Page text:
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November 12, 2008 > Fremont Asian Lion's Club sees new things

Fremont Asian Lion's Club sees new things

By Justine Yan

"Oh, I can do this. I can do something," is precisely the idea that Ripple Leung, newly installed president of the Fremont Asian Lion's Club, would like to spark in the members of her community.

Since May 2006, the club has brought over 60 members together, with the purpose of bridging cultural, linguistic and age differences to "become one" with the city of Fremont.

In the past, the club's focus was to serve Asian seniors who rarely get out of their homes due to a lack of mobility or familiarity with their communities and the English language. By organizing recreational activities including picnics in Santa Cruz and other regional parks, the Fremont Asian Lion's Club provided a friendly, supportive environment for seniors to make friends, express themselves, and become accustomed to their new surroundings. Many volunteers offered their support, and the club gathered donations to help fund the excursions as well.

Leung says she understands the struggles of new immigrants, such as the seniors who have been served by past programs, because she too had immigrated to the United States just four years ago.

"Being Asian, living in a city like Fremont ... it's so much easier to associate with [this club]," said Leung.

She believes that it can be somewhat intimidating to join a local club, especially when someone has not yet created relationships and made connections to the new community. It's much easier to mingle and join an Asian club, she says.

And to Leung, it is important that people of all cultural backgrounds find a way to contribute to their communities and discover a platform to express themselves.

Though to many the name suggests otherwise, The Fremont Asian Lion's Club is open to people of all ethnicities. Members and frequent volunteers include Chinese, Filipino, Indian and Caucasian individuals. Leung hopes to expand the club's membership in the future.

Though Leung admits that the club has been seeking direction for the past year, she, as one of the founders and past treasurer, is eager to raise the enthusiasm and awareness of community members to volunteer for new events and programs. Hoping to incorporate more "Lionism" into future club projects, she has already begun to advocate the Lion's in Sight Program to the Fremont City Council and School Board.

Lion's in Sight is a well-established global program that involves collecting, sorting and cleaning old eyeglasses, which will be distributed to people in developing countries who cannot afford them.

"I thought it was a great theme because Fremont has been promoting recycling - the green idea," said Leung. "I thought the city would be pretty friendly about the idea."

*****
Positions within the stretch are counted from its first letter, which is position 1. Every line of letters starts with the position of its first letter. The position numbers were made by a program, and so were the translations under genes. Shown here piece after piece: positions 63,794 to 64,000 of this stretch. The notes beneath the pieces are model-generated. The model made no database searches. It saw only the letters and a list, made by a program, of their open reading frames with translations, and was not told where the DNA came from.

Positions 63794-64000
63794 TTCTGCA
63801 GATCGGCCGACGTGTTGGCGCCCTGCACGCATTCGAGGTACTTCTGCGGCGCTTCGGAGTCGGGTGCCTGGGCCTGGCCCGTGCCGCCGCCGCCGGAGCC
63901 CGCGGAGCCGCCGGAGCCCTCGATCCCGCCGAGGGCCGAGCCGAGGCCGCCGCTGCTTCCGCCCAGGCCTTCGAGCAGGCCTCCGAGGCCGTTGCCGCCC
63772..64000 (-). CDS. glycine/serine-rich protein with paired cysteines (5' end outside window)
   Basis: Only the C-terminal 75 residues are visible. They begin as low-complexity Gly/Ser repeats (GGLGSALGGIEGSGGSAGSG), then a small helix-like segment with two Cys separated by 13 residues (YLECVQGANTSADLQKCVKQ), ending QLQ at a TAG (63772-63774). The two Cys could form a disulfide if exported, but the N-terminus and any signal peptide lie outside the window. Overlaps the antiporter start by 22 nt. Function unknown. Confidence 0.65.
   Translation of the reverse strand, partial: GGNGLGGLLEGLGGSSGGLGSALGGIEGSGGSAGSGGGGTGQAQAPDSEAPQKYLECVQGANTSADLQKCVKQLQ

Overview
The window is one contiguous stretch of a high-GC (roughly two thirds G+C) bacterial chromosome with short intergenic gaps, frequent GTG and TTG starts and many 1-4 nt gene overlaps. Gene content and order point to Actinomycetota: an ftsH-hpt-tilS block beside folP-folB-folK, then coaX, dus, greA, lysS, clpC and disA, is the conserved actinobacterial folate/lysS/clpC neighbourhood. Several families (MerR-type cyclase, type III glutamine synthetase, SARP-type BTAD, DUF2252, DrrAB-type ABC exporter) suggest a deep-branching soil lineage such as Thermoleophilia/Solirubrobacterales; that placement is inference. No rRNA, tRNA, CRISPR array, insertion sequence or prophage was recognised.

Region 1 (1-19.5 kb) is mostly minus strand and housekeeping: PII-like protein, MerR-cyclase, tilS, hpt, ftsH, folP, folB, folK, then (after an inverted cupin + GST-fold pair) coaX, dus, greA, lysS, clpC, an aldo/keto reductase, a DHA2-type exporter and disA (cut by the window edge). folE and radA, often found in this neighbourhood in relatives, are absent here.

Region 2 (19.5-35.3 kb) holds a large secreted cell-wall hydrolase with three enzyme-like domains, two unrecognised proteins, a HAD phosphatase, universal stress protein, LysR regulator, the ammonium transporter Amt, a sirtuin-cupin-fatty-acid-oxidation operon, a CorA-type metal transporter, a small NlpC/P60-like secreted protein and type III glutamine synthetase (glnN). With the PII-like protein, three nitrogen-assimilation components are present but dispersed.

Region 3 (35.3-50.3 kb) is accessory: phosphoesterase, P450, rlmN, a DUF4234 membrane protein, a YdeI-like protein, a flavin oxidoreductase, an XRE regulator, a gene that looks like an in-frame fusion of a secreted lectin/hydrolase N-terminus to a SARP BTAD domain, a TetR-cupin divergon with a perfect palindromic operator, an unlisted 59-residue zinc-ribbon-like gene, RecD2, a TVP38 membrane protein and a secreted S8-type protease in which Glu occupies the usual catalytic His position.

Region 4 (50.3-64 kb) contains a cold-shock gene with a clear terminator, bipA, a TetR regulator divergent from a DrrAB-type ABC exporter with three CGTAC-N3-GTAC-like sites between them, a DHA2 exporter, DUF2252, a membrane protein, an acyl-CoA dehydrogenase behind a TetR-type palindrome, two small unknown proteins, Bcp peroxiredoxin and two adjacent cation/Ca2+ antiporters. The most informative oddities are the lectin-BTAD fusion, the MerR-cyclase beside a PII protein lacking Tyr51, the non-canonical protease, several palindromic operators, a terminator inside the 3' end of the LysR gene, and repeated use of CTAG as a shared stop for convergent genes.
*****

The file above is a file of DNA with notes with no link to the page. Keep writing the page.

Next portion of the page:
She has already began distributing collection boxes in doctor's offices and held a media launch on October 16 at the Friends of Children with Special Needs (FCSN) Fremont Center.

"A lot of people get a new pair of eye glasses because of their insurance coverage, every year or every six months," she said. "So apparently, there will be a lot of used glasses over time."

After glasses are sent to a warehouse in Vallejo for cleansing, volunteer optometrists will join the Lions in Sight Organization in making 10-12 mission trips to countries around the world, giving eye exams and prescribing glasses for no charge.

Meanwhile, a separate committee of the Fremont Asian Lion's Club is planning to launch the Youth Exchange Program, also supported by Lion's International, which will provide teenagers and young adults an opportunity to engage in a three-to-four-week cultural exchange by living with another Lion's Club-affiliated family in a foreign country. There, they will absorb the culture while getting involved in service projects and possibly learning a new language. The club will begin promoting the program and finding host families in the beginning of 2009.

Though Leung is enthusiastic about the new projects underway, she remains dedicated to bringing benefits through free programs based in the local area. The Senior Outing activities will continue; she hopes to organize three or four events between now and next July.

Leung believes that the Fremont Asian Lion's Club has a lot of potential. Years ago, she was encouraged to join larger, more established clubs, but she finds that, "When grocery shopping, it's nice to have a supermarket, but sometimes, its helpful to have some small- or medium-sized stores as a choice for other people to blend in."

And the Fremont Asian Lion's Club, being small and new, has attracted people who feel more comfortable in a simpler structure and still want to have a platform to express themselves. Leung feels there is more flexibility, and the connection is more personal.

Taking up the club and reviving it is no small task; neither is constructing a bridge that spans cultures, ages and backgrounds. But to Leung, it is a small mission.

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